Sudden Stop, Financial Factors and Economic Collpase in Latin America: Learning from Argentina and Chile
NBER Working Paper No. 11153
This paper shows that the Russian 1998 crisis had a big impact on capital flows to Emerging Market Economies, EMs, especially in Latin America, and that the impact of the Russian shock differs quite markedly across EMs. To illustrate this statement, we compare the polar cases of Chile and Argentina. While Chile exhibited a significant economic slowdown after August 1998, it did not suffer the excruciating collapse suffered by Argentina, where even the payments system came to a full stop. We attribute their difference to the fact that Chile is more open to trade than Argentina, and that it appears to suffer much less from balance-sheet currency-denomination mismatch that was rampant in Argentina before the 2002 crisis (due to large domestic liability dollarization). The paper is essentially descriptive but is in line with and, thus, complements econometric studies like Calvo, Izquierdo and Mejia (NBER Working Paper 10520). The final section addresses policy issues in light of the paper's findings and conjectures.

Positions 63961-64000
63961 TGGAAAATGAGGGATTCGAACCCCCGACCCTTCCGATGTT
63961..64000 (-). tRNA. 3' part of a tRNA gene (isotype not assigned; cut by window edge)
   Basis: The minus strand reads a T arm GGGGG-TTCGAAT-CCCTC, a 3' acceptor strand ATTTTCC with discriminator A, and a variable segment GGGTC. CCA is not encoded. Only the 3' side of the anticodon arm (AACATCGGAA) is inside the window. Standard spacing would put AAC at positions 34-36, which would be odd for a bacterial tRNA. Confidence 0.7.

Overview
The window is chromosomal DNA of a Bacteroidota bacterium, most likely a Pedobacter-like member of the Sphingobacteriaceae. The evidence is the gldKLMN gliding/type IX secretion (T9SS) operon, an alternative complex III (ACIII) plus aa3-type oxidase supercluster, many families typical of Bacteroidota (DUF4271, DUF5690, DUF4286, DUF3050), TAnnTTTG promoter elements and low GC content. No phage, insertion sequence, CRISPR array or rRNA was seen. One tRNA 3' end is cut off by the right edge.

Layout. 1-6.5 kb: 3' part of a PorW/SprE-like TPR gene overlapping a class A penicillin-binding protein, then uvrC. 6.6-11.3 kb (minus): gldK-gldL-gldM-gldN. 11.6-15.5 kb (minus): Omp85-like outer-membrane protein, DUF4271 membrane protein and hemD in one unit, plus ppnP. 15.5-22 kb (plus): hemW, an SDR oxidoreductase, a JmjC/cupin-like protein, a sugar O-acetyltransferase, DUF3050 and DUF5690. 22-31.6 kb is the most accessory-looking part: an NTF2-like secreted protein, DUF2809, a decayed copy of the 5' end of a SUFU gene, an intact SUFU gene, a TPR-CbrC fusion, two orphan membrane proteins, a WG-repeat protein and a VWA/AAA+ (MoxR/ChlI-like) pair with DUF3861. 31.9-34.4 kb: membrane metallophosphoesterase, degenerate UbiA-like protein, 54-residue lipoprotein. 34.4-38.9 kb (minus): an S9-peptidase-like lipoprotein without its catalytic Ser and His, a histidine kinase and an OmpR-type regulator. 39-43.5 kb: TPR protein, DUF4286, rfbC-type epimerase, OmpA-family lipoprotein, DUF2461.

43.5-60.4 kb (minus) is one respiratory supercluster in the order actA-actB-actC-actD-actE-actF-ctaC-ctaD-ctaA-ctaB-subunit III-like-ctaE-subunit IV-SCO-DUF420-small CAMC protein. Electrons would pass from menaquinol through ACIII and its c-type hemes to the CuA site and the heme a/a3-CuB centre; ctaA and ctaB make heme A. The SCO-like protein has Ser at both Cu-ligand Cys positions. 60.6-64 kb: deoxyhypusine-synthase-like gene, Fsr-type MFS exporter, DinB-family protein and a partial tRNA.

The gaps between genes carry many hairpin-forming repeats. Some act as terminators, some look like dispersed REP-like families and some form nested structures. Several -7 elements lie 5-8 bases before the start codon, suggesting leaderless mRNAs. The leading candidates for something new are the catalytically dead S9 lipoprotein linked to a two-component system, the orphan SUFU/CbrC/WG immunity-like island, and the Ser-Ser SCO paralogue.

Document Object Identifier (DOI): 10.3386/w11153
Published: Serra, Narcis and Joseph E. Stiglitz (eds.) The Washington Consensus Reconsidered: Towards a New Global Governance (Initiative for Policy Dialogue Series). New York: Oxford University Press, 2008.
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